{mosimage}In his first few weeks as Liberal leader, Michael Ignatieff has been surefooted. He has exuded confidence, determination and a sense of what needs to be done. Canadians have seen a strong alternative to Prime Minister Stephen Harper if the country is forced into another federal election sooner rather than later.

Still, we know very little about him, other than that he is the son of Russian aristocracy, a Harvard intellectual, author of both political treatises and novels and has been absent from the country for most of his adult life. He offers plenty of impressions but precious little about where he would like to lead the country.

{mospagebreak}Early in the new year most people are winding down from Christmas socializing, including entertaining at home. Considerable preparation typically goes into hosting guests over the holidays: making lists, shopping, preparing food, de-cluttering, cleaning and decorating, and perhaps also doing minor repairs or even major redecorating or renovations. The goal, of course, is to create a hospitable atmosphere.

Hospitality has many positive connotations: welcome, comfort, kindness, acceptance, attentiveness and generosity. For Christians, it extends well beyond laying out the welcome mat for guests to our home. It’s a year-round practice, a certain attitude towards everyone with whom we come in contact.

{mosimage}In magazines and on TV, the Christmas trees are tall, symmetrical and tastefully decorated using just the right amount of restraint. Sets of ornaments are evenly distributed and garland perfectly draped. Oftentimes there’s a colour scheme — blue and white or red and gold, for example — with impeccably co-ordinated trimmings.

In contrast, our family Christmas tree (always a real one, and so intrinsically imperfect), contains an eclectic mix of embellishments accumulated over many years. All of them, though, have meaning, and so rather than one more holiday task to be completed, decorating the tree is a welcome walk down memory lane.

{mosimage}The Christmas season is the prime film-launch time of the year. There are the award nominations to consider as well as the simple commercial fact that this is the time when families go to movies in droves. So, brace yourselves for the onslaught of the sublime and the absurd, the elegantly crafted and the insipid, the insightful and the hopelessly banal.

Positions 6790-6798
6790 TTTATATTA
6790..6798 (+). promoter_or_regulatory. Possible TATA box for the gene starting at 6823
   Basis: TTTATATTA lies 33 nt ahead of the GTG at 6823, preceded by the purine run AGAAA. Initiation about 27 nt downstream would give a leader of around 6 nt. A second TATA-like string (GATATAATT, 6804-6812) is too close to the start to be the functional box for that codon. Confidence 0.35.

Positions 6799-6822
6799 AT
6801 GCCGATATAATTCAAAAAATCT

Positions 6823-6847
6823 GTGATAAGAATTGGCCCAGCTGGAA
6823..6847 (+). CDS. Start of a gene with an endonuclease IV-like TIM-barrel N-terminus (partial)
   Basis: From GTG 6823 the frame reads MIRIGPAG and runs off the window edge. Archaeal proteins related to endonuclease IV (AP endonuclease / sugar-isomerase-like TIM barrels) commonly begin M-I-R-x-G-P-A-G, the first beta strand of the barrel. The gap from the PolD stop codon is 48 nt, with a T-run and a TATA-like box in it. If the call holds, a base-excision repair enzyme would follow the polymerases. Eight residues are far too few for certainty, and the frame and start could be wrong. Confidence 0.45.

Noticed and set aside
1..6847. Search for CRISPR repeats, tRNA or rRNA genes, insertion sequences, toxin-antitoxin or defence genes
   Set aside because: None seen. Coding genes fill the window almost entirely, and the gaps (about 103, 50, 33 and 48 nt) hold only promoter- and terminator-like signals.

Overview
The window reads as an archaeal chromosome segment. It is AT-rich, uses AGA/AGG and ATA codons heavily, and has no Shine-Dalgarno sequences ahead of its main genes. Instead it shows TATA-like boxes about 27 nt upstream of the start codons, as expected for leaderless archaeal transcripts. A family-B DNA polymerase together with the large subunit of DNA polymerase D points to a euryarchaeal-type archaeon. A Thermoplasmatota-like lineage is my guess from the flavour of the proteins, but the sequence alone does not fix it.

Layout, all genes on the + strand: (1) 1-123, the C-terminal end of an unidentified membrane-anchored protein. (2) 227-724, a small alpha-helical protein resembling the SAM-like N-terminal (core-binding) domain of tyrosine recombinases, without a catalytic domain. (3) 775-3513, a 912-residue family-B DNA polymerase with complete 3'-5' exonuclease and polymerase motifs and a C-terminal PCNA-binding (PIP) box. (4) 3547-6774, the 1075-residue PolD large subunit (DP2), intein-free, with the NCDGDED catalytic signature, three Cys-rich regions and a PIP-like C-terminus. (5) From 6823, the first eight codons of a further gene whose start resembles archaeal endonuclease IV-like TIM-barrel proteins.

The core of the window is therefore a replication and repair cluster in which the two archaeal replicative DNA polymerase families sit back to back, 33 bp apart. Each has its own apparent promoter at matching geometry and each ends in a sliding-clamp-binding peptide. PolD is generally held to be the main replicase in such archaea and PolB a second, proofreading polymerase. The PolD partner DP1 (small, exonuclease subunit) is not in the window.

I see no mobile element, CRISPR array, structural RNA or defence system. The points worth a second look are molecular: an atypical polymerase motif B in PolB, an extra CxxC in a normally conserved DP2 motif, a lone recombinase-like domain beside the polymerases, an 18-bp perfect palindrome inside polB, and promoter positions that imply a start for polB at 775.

Alas, the numbers of genuinely accomplished works of art are few, the formula-driven installments of previous successes omnipresent, and the range of offerings shamelessly constrained by myopic distributors.

{mosimage}As we mark with joy the coming of the Saviour, let us spare a prayer for our world. What should we pray? A few suggestions:

Let us pray that, somehow, tribal conflict in the Congo can be resolved and that the United Nations gather enough international effort to help bring an end to the violence in that war torn nation.

{mosimage}John Peter Humphrey is a Canadian to be reckoned with. And much of the world did so on Dec. 10 of this year. The Vatican hosted a day-long meditation and celebration on Humphrey’s most famous writing, the Universal Declaration of Human Rights celebrating its 60th anniversary this month. But any contemplation of the declaration just makes clear that old saying, “ideas have consequences.”

Humphrey, a native of New Brunswick and a Christian, was born in 1905. A lawyer, jurist and legal scholar, in 1946 Humphrey became the first director of the Human Rights Division of the just created United Nations. After consultations with his boss, Eleanor Roosevelt, he drafted the Universal Declaration.